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Polypharmacy and Adherence: ID Week 2103

Polypharmacy with antiretroviral (ARV) and non-ARV medication may lead to reduced adherence. HIV clinicians are well aware of the importance of consistent, high levels of adherence because periods of lower adherence not only affect current efficacy, but may permit evolution of viral resistance, leading to persistent treatment failure even if adherence subsequently improves. Levels of adherence to other medications may receive less attention, in part because periods of low adherence do not generally cause treatment resistance. To determine if there is differential adherence to ARV and non-ARV medications, Kodama et al examined pharmacy refill records at a large VA Medical Center. One-hundred seventy-one HIV-infected individuals prescribed both types of medication over a one year period were included in the analysis. Adherence was expressed as the proportion of days covered (PDC), meaning medication was in the patient’s possession based on date of refill. Only chronic medications were analyzed; short-term prescriptions and “prn” usage were not included. The PDC for ARVs was 88% and for non-ARVs 77%, a significant difference (p<0.001). In this study, age, copayment requirement, depression, and substance abuse did not correlate with lower adherence. Interestingly, PDC varied by medication category. PDC for antihypertensives was in the 85-90% range. The lower adherence for non-ARV medications appeared to driven by lower rates of adherence for vitamins, acid-reducing agents and anti-depressants. More research is needed to fully understand the reasons for better adherence to certain types of medication than others. However, these results suggest the hypothesis that a patient’s understanding of the importance of the underlying disease being treated (HIV, hypertension) or the affect of treatment on patient-perceived symptoms (dyspepsia/reflux, depression) may influence levels of adherence.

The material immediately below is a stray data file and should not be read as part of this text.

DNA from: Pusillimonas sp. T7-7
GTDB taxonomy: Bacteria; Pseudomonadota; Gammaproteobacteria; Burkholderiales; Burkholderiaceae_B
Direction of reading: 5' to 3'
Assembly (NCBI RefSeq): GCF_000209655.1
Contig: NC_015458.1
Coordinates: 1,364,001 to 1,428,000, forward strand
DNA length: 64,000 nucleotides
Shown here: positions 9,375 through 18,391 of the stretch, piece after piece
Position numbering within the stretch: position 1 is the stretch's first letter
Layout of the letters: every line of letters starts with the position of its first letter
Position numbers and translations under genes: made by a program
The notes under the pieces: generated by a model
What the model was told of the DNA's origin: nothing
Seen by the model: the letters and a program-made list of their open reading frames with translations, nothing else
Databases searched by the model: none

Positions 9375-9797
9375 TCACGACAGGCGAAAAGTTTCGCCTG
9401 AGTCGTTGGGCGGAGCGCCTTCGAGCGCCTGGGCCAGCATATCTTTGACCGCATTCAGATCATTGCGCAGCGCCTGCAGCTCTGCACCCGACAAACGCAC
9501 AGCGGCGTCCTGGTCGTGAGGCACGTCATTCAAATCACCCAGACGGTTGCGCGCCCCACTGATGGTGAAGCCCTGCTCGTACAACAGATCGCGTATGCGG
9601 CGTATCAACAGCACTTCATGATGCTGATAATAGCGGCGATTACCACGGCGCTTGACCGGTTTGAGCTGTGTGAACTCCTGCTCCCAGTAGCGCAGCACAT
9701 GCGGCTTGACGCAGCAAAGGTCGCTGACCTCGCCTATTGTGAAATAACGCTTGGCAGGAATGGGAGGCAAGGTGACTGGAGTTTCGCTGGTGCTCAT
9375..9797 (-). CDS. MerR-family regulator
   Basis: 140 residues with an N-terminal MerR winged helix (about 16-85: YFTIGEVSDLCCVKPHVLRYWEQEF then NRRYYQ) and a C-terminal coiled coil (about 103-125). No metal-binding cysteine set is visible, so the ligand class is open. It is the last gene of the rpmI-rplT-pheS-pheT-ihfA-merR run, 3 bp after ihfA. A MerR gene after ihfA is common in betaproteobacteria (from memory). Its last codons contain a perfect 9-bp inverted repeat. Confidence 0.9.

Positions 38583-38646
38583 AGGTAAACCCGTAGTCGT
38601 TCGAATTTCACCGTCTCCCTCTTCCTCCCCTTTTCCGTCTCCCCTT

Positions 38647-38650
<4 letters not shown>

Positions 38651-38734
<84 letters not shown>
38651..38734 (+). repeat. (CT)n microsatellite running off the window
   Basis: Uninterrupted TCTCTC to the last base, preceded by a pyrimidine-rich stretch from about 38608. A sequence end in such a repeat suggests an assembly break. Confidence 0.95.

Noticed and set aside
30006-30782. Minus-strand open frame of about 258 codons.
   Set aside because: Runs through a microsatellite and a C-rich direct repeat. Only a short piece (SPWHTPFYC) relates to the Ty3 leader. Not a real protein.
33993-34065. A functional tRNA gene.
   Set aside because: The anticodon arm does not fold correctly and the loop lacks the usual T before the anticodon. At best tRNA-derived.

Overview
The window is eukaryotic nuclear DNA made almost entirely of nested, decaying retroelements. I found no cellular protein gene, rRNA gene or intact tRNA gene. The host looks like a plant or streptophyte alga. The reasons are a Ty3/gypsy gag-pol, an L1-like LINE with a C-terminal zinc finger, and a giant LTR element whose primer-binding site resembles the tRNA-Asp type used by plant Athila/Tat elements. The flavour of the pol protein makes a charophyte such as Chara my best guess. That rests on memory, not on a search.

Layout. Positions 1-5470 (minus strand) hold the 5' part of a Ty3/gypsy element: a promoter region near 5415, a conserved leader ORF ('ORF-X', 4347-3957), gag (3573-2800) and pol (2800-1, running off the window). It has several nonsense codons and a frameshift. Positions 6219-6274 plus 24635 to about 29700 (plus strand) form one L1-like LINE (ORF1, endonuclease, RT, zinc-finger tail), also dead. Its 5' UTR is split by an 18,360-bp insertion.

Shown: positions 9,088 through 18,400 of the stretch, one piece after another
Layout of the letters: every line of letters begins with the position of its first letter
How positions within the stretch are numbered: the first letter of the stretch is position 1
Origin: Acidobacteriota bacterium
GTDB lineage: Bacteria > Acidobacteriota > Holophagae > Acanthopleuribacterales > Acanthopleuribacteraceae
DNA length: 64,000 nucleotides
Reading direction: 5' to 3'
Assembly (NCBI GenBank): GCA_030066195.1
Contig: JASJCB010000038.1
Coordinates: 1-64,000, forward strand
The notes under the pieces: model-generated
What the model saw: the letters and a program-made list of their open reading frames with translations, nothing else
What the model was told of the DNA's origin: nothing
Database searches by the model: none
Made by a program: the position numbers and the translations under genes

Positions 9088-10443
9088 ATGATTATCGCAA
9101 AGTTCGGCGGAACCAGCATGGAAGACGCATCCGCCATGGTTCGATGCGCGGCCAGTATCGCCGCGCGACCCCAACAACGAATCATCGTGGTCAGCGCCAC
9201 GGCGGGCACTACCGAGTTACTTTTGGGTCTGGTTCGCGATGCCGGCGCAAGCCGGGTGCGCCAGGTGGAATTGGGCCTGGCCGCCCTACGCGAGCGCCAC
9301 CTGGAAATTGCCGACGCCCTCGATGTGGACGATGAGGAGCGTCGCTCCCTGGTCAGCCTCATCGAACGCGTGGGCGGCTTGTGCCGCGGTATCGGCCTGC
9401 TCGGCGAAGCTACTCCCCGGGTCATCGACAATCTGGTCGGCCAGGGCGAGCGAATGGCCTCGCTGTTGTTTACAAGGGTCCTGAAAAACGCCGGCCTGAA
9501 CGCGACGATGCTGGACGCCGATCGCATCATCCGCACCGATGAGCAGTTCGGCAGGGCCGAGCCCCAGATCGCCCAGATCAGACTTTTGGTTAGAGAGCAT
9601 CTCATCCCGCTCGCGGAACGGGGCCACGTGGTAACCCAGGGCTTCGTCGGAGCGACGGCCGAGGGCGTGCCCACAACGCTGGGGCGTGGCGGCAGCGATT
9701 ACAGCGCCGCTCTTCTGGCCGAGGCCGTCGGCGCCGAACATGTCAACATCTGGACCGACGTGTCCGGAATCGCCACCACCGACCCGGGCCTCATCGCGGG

Kodama R, Skalweit M, Burant C Hirsch A. Differences in calculated adherence rates of ART and non-ART medications among HIV positive veterans. ID Week 2013, San Francisco, CA, October 2-6, 2013, abstract 684.

Source: Reporting from San Francisco for PRN News: David H Shepp, MD